Federal Court Upholds Block On Trump Administration Travel Ban
RFE/RL May 25, 2017
A U.S. federal appeals court has handed the Trump administration another setback, ruling to continue the block on the revised travel ban targeting six predominantly Muslim countries.
In a 10-3 decision, judges in the 4th U.S. Circuit Court of Appeals in Richmond, Virginia, upheld on May 25 a lower court's decision to prevent the measure from taking effect.
The measure would have set a 90-day ban on travelers from Iran, Syria, Sudan, Libya, Somalia, and Yemen from entering the United States. It also suspended the U.S. refugee program for 120 days.
In its ruling, the court said it was "unconvinced" that the intent of the measure had "more to do with national security than it does with effectuating the president's promised Muslim ban."
"Congress granted the president broad power to deny entry to aliens, but that power is not absolute. It cannot go unchecked when, as here, the president wields it through an executive edict that stands to cause irreparable harm to individuals across this nation," Chief Judge Roger L. Gregory wrote.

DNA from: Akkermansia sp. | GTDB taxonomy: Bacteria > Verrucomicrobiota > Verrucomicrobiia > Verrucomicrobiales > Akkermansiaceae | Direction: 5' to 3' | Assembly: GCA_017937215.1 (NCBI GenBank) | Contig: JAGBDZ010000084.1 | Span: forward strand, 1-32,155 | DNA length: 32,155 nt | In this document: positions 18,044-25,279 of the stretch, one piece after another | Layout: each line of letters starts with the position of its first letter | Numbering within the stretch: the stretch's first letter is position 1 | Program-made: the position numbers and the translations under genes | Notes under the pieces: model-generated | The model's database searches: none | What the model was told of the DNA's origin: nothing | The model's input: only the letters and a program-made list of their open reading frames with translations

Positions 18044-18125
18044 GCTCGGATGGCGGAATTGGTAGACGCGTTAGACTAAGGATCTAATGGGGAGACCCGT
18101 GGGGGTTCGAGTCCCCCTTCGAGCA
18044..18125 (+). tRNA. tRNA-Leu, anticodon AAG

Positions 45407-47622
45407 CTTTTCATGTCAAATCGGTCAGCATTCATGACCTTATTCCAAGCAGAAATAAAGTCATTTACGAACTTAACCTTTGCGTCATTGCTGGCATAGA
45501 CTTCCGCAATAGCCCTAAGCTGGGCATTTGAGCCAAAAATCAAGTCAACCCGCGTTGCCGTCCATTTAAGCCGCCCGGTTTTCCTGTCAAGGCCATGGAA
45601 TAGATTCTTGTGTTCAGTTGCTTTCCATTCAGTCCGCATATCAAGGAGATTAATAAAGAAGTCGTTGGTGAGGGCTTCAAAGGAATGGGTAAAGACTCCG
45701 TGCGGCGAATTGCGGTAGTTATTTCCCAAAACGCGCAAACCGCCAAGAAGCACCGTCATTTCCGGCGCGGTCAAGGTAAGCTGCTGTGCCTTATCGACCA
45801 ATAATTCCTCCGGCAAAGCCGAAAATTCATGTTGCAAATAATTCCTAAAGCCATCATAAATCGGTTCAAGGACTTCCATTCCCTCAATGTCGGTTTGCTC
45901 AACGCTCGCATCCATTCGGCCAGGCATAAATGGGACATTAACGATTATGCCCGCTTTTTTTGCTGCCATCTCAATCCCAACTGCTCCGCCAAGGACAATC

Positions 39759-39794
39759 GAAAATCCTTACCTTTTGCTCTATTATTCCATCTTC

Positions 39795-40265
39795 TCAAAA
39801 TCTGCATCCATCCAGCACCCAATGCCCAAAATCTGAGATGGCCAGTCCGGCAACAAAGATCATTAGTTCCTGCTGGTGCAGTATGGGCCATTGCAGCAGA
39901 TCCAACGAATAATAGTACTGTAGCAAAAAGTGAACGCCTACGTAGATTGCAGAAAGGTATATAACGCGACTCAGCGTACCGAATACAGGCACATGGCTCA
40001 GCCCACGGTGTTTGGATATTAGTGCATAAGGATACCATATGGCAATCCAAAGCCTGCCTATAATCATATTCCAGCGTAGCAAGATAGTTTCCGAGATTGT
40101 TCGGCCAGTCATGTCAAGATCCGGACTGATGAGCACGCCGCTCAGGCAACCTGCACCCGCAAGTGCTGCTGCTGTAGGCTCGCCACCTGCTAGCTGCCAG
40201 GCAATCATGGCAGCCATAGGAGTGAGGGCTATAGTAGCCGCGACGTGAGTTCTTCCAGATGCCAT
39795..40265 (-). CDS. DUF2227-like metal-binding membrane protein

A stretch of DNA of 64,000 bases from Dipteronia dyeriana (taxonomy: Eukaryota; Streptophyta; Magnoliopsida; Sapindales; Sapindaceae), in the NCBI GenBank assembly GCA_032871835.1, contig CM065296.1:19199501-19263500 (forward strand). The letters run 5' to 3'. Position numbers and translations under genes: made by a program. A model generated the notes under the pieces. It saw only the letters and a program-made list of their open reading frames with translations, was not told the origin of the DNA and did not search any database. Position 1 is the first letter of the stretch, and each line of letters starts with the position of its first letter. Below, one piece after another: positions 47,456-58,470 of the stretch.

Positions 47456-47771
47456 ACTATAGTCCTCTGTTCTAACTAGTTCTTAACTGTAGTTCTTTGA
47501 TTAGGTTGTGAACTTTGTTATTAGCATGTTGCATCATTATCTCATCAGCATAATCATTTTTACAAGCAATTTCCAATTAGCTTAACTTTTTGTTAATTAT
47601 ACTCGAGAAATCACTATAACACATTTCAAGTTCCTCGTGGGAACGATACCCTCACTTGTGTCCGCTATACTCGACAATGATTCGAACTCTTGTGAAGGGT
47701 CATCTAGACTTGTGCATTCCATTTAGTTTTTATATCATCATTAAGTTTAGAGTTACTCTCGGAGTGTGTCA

In the past, the Trump administration said it would take the case to the Supreme Court if it lost in the appeals process.
The administration has said the temporary travel ban is necessary to prevent potential terrorists from entering the country.
During his presidential campaign, Trump had often spoke of wanting a total ban on Muslims entering the country.
A key issue now is whether those comments from the campaign can be used to show that the ban was unconstitutionally targeting Muslims because of their religion.
The revised ban was narrowed in scope from Trump's order issued in January that blocked travelers from seven-majority Muslim countries, including Iraq, as well as all refugees. The new order also eliminated references to religion.
Critics say the changes were not sufficient to eliminate the legal problems associated with the order.
Appeals courts in other districts are still considering the case as well. Further rulings against the travel ban could indicate a tougher challenge for the administration should it take the case to the Supreme Court.
With reporting by AP, AFP, and Reuters
Copyright (c) 2017. RFE/RL, Inc. Reprinted with the permission of Radio Free Europe/Radio Liberty, 1201 Connecticut Ave., N.W. Washington DC 20036.
|Join the GlobalSecurity.org mailing list|